I've never been to a music festival and returned home completely satisfied. That's where this whole wacky thing started.
Don't get me wrong, I love music festivals. I've been to dozens of music festivals all around the country, and I'm now the music critic for The Dallas Morning News, where it's my job to be a serial concertgoer. So this year at Austin City Limits, instead of leaving the festival wishing I'd seen this band or that, I'm just going to see them all.
Right: I'm going to try to see every single band on the Austin City Limits festival calendar on opening weekend, Oct. 6, 7 and 8. That's 120 artists in three days.
Did I mention I'm a 41-year-old dad who isn't exactly built for this?
I've danced around doing this for years, mainly keeping it to myself because it sounds crazy. But if I succeed, I'll exit Zilker Park, the site of Austin City Limits, at 10 p.m. Sunday, Oct. 8, knowing I took full control of my festival fate. And if I don't succeed, can I at least take Monday off, boss?
I know what you're thinking. It's kind of a bad idea. I'm going to miss out on tunes from bands I dig, just to catch some from artists I don't really care about. Besides, I'm old and a little out of shape. But I owe it to our readers, I owe it to myself and I want to see if I can do it. Follow me on Twitter at @kellyrdearmore to watch the whole sordid thing. And please send bottled water.
Go back in time with me. It's a hot, cloudless Saturday afternoon at Austin City Limits in 2002 and I'm standing in the middle of a wildly dusty Zilker Park, trying to figure out where to go and who to see. It was hot despite the autumn calendar date, and the inaugural Austin City Limits Festival was quickly shaping up to be a disaster. Lines for everything, including simply getting inside the gates, were clearly the result of more people showing up for this thing than festival organizers expected.
A drunken friend decided to give us the lay of the land while we heard rootsy music and cheering crowds far away. I hadn't heard any music yet and already I wasn't sure I'd ever actually have any fun, let alone get near a stage.
One of the biggest names in Americana at that time, Gillian Welch, played across the park at that same moment, but I opted to stay put in front of the legendary Los Lobos, rather than hopefully get within a mile of Welch, whose post-O Brother, Where Art Thou? crowd had swollen to incomprehensible levels. But as the Los Lobos set gave way to Wilco, then nightfall welcomed two sets from hippie heroes String Cheese Incident, my first ACL went from painful to blissful. I stayed put, missing sets from Nickel Creek, Patty Griffin, the Jayhawks and a teenage Gary Clark Jr.
In the weeks following the fest, those misses smarted a bit. And if you've been to even one large music festival, you can relate. But instead of getting mad about what I had missed, I got productive.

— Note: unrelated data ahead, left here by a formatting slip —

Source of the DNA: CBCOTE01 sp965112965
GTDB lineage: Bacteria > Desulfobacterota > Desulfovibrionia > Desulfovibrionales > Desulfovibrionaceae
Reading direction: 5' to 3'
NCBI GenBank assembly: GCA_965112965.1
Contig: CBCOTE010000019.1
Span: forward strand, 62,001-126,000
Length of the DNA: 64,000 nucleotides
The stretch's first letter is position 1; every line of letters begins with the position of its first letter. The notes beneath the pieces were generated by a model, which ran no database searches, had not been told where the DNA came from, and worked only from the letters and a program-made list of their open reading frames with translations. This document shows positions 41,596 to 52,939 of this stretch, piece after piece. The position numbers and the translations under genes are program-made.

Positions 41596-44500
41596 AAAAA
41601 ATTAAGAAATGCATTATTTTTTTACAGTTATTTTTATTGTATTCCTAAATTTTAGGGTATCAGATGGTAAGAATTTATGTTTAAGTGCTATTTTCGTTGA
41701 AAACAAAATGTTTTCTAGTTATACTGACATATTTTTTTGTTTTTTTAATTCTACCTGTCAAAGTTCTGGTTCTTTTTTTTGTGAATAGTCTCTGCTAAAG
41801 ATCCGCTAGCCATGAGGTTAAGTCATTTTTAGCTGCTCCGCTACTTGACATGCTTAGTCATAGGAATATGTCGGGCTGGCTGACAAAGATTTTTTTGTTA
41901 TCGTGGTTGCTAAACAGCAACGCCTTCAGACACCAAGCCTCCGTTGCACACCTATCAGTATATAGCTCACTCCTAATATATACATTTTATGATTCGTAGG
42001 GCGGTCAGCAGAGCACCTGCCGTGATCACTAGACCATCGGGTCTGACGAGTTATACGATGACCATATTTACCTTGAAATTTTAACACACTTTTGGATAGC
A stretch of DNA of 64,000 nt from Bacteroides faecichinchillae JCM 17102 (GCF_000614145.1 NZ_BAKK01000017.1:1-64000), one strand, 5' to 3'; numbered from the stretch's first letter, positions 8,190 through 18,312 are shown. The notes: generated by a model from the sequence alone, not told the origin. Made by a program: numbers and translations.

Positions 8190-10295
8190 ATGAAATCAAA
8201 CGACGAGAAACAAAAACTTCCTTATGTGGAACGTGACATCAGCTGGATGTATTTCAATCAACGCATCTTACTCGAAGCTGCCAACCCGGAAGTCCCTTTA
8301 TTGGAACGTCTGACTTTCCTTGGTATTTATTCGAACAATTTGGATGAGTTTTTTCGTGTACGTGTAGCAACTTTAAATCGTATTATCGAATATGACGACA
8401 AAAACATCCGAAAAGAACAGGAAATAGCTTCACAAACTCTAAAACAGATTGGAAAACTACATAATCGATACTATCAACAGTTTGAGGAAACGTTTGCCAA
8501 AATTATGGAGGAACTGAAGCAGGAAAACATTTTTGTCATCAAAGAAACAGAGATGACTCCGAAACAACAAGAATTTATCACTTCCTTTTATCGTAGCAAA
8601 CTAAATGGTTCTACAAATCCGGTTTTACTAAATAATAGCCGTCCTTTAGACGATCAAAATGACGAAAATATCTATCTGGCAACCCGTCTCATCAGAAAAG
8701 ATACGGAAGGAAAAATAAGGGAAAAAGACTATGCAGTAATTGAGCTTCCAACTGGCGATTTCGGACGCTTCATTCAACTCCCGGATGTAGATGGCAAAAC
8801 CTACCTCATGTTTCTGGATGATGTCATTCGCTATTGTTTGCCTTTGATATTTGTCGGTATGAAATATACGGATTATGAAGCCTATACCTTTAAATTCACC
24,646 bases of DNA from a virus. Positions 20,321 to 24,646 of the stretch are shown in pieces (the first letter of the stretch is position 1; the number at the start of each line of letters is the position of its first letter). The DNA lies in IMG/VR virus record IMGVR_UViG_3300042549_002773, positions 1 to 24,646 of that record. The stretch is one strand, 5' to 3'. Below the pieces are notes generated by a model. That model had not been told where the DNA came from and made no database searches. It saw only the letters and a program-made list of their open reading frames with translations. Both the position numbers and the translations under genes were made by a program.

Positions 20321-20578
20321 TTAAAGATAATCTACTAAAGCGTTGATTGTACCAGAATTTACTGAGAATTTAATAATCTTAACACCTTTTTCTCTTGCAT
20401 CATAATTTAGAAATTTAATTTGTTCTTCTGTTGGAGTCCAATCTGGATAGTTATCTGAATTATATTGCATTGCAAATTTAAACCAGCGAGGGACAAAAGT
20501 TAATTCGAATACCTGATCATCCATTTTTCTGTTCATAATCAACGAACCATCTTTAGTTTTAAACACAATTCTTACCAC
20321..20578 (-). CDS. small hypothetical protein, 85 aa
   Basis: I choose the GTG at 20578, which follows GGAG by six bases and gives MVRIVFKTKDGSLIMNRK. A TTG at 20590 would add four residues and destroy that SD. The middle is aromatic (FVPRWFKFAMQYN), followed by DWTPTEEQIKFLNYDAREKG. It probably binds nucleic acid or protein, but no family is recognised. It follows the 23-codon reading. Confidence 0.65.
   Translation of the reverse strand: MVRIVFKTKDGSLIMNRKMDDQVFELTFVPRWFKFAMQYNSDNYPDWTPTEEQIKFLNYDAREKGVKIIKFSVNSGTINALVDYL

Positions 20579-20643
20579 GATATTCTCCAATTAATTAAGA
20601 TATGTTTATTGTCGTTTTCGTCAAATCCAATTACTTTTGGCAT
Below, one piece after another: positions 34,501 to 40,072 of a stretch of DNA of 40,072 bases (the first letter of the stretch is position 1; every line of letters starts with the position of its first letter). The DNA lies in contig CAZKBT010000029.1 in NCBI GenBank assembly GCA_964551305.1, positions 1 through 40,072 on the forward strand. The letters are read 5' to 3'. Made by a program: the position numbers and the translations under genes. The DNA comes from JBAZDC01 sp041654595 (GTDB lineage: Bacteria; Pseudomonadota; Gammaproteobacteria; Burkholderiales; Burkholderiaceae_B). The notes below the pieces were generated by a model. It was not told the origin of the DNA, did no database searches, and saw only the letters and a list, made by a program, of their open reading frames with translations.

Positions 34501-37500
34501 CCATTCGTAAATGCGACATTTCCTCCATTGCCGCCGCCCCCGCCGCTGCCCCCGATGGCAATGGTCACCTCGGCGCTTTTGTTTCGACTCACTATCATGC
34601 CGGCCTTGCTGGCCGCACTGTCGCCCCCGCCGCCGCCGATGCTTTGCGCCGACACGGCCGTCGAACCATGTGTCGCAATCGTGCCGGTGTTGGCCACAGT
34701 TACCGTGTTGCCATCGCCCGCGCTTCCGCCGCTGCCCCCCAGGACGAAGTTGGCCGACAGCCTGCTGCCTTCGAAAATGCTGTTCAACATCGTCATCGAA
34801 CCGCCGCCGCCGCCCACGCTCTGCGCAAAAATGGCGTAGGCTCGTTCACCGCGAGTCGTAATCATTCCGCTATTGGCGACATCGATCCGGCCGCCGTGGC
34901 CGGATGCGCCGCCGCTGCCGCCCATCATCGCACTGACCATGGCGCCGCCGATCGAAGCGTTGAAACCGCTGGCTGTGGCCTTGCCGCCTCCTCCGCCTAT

Ever since, my festival strategy is to go with a plan: to wring the most goodness out of each schedule grid. Sometimes it works. Other times I trash my customized logistical attack within moments of entering the gates.
The difference between ACL, then and now
We've come a long way since 2002, when summer mega-music-festival landscape in the United States was still somewhat barren. Lollapalooza was struggling as a nationally touring alt-rock show, Bonnaroo had just had only just finished its first event as strictly a patchouli-scented jam-band fest, and Coachella was only 3 years old.
It cost $25 to get into that first ACL Saturday, and the two-day schedule of five stages and 67 acts was more or less a twangy country and folk affair modeled after its eponymous, seminal television show.
Some of my ACL Fest experiences have lasted only one, rain-soaked day, while others have been longer, even with a toddler in tow a time or two.
Depending on the year, I've been there for the first, sun-soaked notes of the day, and I've been there for the triumphant final cymbal crashes. There've been artists I had to be up at front for, no matter what other act I may have to miss, and there've been massive headliners I skipped out on so that I could avoid the crowded shuttle and taxi lines.
For the most part, I've walked out of Zilker Park feeling like I got close to accomplishing what I set out to. But I've never seen it all.
Why now is the right time
With major festivals like Lollapalooza, Outside Lands, Hangout, Forecastle, Governors Ball and Voodoo Fest, among so many others, beginning to look and sound alike thanks to the corporate explosion of the festival industry, my all-encompassing plan to canvass the entire lineup should help me discover the limits of how "Austin" ACL is anymore, if it is at all.
I haven't taken this self-appointed mission lightly. Over the past two months, I've hit the gym and laid off the sweets in an effort to be as physically prepared as I am mentally dedicated.
The 15 pounds I've dropped and the waist size or two I've shed will certainly make it easier to jog around for the long weekend. And when I inevitably harbor thoughts of ditching my mission, I'll draw from the hustle, sweat and unrequited sugar cravings I've endured to keep my balding self going.
I'm not sure how this will go, of course. My hope is that I indeed catch a couple of tunes from every act on the bill. Inevitably, something might not work. This isn't my first music fest, so I'm ready.
In the end, it's a challenge: to take on a behemoth corporate music festival, play by its rules and bend them to my will. That sweet sound of victory? Avenging a former sensation of defeat that I hadn't ever done it all.